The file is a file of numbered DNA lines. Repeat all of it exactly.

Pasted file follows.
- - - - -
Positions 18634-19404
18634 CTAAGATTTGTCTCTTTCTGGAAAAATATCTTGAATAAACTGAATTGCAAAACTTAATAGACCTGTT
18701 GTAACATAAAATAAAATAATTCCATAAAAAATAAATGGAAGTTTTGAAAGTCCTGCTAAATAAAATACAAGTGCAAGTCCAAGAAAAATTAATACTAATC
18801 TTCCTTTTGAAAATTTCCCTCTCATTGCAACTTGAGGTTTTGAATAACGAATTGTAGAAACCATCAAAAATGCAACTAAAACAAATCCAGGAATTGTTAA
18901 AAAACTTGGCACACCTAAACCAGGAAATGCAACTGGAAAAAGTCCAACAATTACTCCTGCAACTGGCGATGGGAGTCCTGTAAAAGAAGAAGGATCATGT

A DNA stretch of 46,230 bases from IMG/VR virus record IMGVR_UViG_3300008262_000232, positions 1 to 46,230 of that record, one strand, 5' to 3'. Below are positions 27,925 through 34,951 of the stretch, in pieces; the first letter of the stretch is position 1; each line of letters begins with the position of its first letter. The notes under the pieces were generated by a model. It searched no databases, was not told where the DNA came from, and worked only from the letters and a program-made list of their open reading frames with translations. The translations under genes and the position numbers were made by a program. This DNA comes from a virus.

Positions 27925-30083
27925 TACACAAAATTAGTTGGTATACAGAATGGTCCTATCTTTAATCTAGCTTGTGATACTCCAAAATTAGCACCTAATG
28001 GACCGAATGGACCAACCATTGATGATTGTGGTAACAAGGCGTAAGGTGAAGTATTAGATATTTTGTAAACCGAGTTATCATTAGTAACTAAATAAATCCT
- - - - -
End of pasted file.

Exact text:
Positions 18634-19404
18634 CTAAGATTTGTCTCTTTCTGGAAAAATATCTTGAATAAACTGAATTGCAAAACTTAATAGACCTGTT
18701 GTAACATAAAATAAAATAATTCCATAAAAAATAAATGGAAGTTTTGAAAGTCCTGCTAAATAAAATACAAGTGCAAGTCCAAGAAAAATTAATACTAATC
18801 TTCCTTTTGAAAATTTCCCTCTCATTGCAACTTGAGGTTTTGAATAACGAATTGTAGAAACCATCAAAAATGCAACTAAAACAAATCCAGGAATTGTTAA
18901 AAAACTTGGCACACCTAAACCAGGAAATGCAACTGGAAAAAGTCCAACAATTACTCCTGCAACTGGCGATGGGAGTCCTGTAAAAGAAGAAGGATCATGT

A DNA stretch of 46,230 bases from IMG/VR virus record IMGVR_UViG_3300008262_000232, positions 1 to 46,230 of that record, one strand, 5' to 3'. Below are positions 27,925 through 34,951 of the stretch, in pieces; the first letter of the stretch is position 1; each line of letters begins with the position of its first letter. The notes under the pieces were generated by a model. It searched no databases, was not told where the DNA came from, and worked only from the letters and a program-made list of their open reading frames with translations. The translations under genes and the position numbers were made by a program. This DNA comes from a virus.

Positions 27925-30083
27925 TACACAAAATTAGTTGGTATACAGAATGGTCCTATCTTTAATCTAGCTTGTGATACTCCAAAATTAGCACCTAATG
28001 GACCGAATGGACCAACCATTGATGATTGTGGTAACAAGGCGTAAGGTGAAGTATTAGATATTTTGTAAACCGAGTTATCATTAGTAACTAAATAAATCCT